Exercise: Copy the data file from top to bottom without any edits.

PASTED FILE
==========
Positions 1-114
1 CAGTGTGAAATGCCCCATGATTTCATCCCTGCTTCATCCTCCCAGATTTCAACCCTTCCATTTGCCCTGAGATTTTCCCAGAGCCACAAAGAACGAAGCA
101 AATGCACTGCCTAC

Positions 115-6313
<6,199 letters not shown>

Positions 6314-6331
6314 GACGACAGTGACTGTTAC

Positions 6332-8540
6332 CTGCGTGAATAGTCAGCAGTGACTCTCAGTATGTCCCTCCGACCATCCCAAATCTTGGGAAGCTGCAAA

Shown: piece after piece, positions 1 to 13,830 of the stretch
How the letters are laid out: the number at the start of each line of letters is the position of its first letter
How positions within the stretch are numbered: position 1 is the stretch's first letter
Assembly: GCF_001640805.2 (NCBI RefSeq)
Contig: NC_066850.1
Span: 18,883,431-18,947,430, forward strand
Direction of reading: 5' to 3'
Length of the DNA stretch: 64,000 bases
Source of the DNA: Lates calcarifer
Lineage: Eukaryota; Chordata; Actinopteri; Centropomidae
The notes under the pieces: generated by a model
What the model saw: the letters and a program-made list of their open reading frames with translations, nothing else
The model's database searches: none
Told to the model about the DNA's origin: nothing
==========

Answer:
Positions 1-114
1 CAGTGTGAAATGCCCCATGATTTCATCCCTGCTTCATCCTCCCAGATTTCAACCCTTCCATTTGCCCTGAGATTTTCCCAGAGCCACAAAGAACGAAGCA
101 AATGCACTGCCTAC

Positions 115-6313
<6,199 letters not shown>

Positions 6314-6331
6314 GACGACAGTGACTGTTAC

Positions 6332-8540
6332 CTGCGTGAATAGTCAGCAGTGACTCTCAGTATGTCCCTCCGACCATCCCAAATCTTGGGAAGCTGCAAA

Shown: piece after piece, positions 1 to 13,830 of the stretch
How the letters are laid out: the number at the start of each line of letters is the position of its first letter
How positions within the stretch are numbered: position 1 is the stretch's first letter
Assembly: GCF_001640805.2 (NCBI RefSeq)
Contig: NC_066850.1
Span: 18,883,431-18,947,430, forward strand
Direction of reading: 5' to 3'
Length of the DNA stretch: 64,000 bases
Source of the DNA: Lates calcarifer
Lineage: Eukaryota; Chordata; Actinopteri; Centropomidae
The notes under the pieces: generated by a model
What the model saw: the letters and a program-made list of their open reading frames with translations, nothing else
The model's database searches: none
Told to the model about the DNA's origin: nothing